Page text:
Tuesday, May 8, 1945

At 11 a.m. today at Sampson Naval Training Station the entire personnel including ships company and recruits marched to the drill halls and filed into the Sullivan Auditorium to hear Commodore Harry Badt announce that two hours earlier, President Truman had issued a proclamation declaring today to be the long-awaited V-E Day.

"All hands and the ship's cook," as the Navy saying goes, suspended their normal activities to listen to the Commodore, only the sentries remaining at their posts and listening over the public address system.

Aside from the formal activities scheduled there was little to mark the day. Some men were able to listen to the President but to most, aside from the half hour spent listening to the Commodore, it was an ordinary day.

Commodore Badt's address follows:

"The glorious news that the war in Europe has officially ended is cause for widespread rejoicing. The rejoicing will take many forms. But I believe that most thinking people will prefer to celebrate this historic day in a spirit of thankfulness rather than in one of boisterous hilarity.

"We can be thankful that, for the first time in six long, dreadful years, the people of Europe are free from the unspeakable miseries of barbarism and brutality. We can rejoice that the overriding shadow of death and destruction which has engulfed an entire generation of mankind has been lifted by the combined might of this country and its Allies.

"We can be proud - we men of the Navy - that this great victory was speeded by the valor of those who wear our uniform. Yes, men trained right here at Sampson helped to shape the victory, some, unfortunately, with their lives. Sampson-trained men were aboard all the great invasion fleets, were in the first waves that hit the beaches and, as the fighting progressed inland, helped to ferry the troops and supplies across the Rhine and the other formidable river barriers.

"Let us never forget for an instant, too, that there would have been no American troops or American supplies in Europe at all had our Navy not thoroughly licked the German U-boat menace first.

"We can agree then, I think, that the Navy may justly claim its share in the European victory. Now we must turn our thoughts to the prospects of another victory in which the Navy can, and I'm sure will, claim an even larger share. Of course, I refer to the war against Japan.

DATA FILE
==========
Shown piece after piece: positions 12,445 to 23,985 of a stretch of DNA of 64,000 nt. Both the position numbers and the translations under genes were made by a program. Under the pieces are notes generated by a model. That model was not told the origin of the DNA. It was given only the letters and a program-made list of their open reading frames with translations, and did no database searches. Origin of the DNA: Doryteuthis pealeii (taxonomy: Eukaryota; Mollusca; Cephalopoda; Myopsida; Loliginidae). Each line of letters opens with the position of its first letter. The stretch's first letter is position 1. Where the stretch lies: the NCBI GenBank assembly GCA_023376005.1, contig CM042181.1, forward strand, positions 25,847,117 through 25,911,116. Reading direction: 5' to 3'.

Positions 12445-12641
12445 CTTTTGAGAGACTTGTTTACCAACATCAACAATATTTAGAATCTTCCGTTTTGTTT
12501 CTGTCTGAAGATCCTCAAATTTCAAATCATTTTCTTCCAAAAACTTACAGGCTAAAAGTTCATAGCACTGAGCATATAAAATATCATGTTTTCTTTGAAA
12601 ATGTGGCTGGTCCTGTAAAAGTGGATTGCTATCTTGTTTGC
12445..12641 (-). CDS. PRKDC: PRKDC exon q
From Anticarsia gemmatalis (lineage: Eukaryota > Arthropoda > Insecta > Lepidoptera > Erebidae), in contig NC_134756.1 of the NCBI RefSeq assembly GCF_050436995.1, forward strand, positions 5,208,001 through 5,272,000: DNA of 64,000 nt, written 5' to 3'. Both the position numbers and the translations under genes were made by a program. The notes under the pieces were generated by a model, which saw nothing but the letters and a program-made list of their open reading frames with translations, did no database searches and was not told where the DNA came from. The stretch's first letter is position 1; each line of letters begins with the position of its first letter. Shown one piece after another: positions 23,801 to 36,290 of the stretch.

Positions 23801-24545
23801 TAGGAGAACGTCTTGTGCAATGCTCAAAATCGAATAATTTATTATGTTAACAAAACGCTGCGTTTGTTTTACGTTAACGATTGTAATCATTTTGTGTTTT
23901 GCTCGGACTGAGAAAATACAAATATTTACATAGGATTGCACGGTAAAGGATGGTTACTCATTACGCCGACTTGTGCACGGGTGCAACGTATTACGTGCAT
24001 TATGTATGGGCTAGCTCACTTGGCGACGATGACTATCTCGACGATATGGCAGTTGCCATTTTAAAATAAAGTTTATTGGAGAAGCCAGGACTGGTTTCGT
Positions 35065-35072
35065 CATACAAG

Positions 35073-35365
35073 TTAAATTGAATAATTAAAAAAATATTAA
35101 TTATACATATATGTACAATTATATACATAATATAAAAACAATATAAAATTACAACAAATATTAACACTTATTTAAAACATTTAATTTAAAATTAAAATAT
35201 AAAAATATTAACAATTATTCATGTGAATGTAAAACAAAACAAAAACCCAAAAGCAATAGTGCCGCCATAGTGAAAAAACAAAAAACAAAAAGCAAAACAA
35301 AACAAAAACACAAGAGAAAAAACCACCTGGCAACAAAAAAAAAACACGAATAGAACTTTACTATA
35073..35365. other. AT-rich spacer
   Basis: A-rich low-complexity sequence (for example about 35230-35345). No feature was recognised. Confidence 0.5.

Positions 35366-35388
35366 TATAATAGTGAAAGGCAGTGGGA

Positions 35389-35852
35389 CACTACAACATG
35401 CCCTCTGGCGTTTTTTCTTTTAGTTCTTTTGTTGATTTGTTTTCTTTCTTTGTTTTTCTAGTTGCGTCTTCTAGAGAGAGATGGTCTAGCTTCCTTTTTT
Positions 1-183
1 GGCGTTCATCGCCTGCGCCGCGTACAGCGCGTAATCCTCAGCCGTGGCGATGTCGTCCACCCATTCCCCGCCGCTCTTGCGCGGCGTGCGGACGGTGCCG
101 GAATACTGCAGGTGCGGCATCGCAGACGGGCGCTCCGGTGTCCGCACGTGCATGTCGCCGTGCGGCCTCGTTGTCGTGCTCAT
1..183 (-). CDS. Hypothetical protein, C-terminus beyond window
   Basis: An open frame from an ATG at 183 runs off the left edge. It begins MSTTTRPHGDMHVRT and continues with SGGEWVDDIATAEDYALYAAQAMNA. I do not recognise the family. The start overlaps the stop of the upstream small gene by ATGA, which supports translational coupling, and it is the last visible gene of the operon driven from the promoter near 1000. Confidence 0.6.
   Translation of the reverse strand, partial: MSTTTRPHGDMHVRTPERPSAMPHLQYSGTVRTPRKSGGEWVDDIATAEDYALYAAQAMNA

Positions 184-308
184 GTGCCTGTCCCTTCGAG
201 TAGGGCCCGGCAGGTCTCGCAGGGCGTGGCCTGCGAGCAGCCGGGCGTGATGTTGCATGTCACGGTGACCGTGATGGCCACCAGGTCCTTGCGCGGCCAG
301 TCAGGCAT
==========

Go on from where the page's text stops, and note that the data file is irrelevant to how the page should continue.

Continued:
"One has but to look at the map to see the stupendous distances involved in conducting Lour war against the Sons of Nippon. One of the chief problems is the transporting of millions of men and thousands of tons of supplies from one theater of the war clear across the

"Let us, then, face the facts on this V-E Day. Only one war has been won. And, from all indications, the defeat of the Japanese will require as much "blood, sweat and tears" as was lavished so generously before Germany was defeated.

"I'm sure you know I'd be much happier if I could tell you men to begin packing your gear and getting ready for home! That day will come in due time, of course, but right now you must dismiss such thoughts from your mind. You must concentrate on the one goal: the war in the Pacific.

"There is no cheap and easy method of bringing Japan to book. Every new footing will be fiercely contested, every assault will be a costly one. Our fight for Iwo Jima and Okinawa is proof enough of that. As this State's famous Governor, Al Smith, was fond of saying: "Look at the record."

"So, in looking at the record, I think we can safely assume that we in the Navy still have a long, tough job ahead of us. We're confident of the outcome, we all know we're going to win. But let's not lower our sights for a minute.

"We must regard this day as merely a step along the way. We have reached only the half-way mark, with the toughest half still before us.

"And when the might of the European forces have been added to those already in the Pacific, let us smash and destroy every evidence of the depraved Jap fiends who have brought such terror, destruction, and death upon decent peoples.

"Let us pray and work and fight to the end that total unconditional surrender will soon be accomplished - and let us make certain this time that the result is so binding and so ironclad that a lasting and just peace is assured."